A Good Place to Hide by Peter Grose. During the Second World War  5000 people (including 3500 Jews) were hidden in the Plateau Vivarais-Lignon area in France from the Nazis and their Vichy apologists. This book tells the gripping story of a   tiny Protestant farming village in the mountains of south-central France who risked everything to save peoples’ lives. The people of the Plateau were imbued with a spirit of comradeship that is awe inspiring. Many of their actions were spontaneous as people literally turned up at their door and asked for sanctuary. Central to this story is the ethos of pacificism and the role of the  pastors, Andre Trocme and Edouard Theis.   On Sunday 23 June, the day after France surrendered to the Nazis,  André Trocmé,  told his parishioners “The responsibility of Christians  is to resist the violence that will be brought to bear on their consciences through the weapons of the spirit.”  Resistance meant not just hiding people on farms and in villages across the area, but also setting up childrens’ homes and hostels, organising escapes across the border to Switzerland, and bringing in suitcases full of money to fund the rescue organisation.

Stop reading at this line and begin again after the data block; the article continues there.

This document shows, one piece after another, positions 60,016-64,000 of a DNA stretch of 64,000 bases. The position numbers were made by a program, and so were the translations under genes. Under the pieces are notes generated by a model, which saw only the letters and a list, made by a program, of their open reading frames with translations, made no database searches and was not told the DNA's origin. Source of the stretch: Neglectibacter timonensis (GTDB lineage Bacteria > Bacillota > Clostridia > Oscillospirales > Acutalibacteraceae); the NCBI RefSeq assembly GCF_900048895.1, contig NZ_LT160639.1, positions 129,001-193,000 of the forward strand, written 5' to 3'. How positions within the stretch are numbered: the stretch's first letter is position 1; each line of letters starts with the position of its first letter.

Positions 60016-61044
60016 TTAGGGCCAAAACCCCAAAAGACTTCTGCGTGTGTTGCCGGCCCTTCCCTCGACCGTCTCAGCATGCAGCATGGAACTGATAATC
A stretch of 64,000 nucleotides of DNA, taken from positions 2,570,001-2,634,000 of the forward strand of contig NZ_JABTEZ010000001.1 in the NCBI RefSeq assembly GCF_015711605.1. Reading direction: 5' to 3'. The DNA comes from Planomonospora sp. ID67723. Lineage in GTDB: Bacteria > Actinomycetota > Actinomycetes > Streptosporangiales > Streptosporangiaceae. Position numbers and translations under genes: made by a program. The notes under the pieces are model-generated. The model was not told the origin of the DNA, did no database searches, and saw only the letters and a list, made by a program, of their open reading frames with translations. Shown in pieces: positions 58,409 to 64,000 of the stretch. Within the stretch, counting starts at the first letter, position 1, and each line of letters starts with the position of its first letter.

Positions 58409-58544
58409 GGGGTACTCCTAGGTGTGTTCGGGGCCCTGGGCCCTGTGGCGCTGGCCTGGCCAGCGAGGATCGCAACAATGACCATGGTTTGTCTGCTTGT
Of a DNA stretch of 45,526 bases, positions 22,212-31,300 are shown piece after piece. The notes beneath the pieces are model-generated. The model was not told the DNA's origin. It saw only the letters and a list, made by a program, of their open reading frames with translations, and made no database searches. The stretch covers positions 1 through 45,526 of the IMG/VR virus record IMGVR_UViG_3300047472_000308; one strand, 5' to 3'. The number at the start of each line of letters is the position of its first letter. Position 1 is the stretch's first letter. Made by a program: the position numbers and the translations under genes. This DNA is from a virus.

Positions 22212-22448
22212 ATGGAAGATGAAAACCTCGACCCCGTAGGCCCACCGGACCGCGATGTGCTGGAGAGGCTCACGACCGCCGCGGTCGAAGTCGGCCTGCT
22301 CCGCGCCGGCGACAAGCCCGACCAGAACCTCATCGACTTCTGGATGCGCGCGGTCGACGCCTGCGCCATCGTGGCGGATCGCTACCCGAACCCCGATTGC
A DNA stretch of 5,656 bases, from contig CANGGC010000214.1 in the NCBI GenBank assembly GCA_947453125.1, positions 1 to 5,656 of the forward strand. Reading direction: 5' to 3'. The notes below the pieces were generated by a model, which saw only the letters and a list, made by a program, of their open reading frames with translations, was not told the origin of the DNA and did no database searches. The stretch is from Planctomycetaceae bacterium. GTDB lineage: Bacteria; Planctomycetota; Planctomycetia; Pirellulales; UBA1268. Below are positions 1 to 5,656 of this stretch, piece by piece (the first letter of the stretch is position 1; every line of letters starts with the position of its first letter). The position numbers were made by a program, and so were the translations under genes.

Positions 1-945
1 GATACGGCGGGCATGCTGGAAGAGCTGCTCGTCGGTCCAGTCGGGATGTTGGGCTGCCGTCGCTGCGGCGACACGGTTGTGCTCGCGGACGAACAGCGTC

The activists set up an elaborate and successful forgery operation to provide the escapees with new documentation, including  identity cards and exit visas. It was a highly efficient organisation that fooled the Nazis and their supporters.  Peter finishes the book by reflecting on the position of refugees today and concludes that the story;”offers a ready alternative to selfish indifference, to the pitiless mantra of nothing-to-do- with-me. For those of us lucky enough to live in a liberal democracy, we can vote. If we followed the example of the people of the Plateau and vowed to be part of the resistance against injustice, we could do it.

Buy it from

A documentary was made by Pierre Sauvage, one of the hidden children,  about the people of the Plateau, watch this trailer


Posted in art exhibition, book review, education, feminism, films, human rights, Ireland, Manchester, Uncategorized | Tagged , , | 1 Comment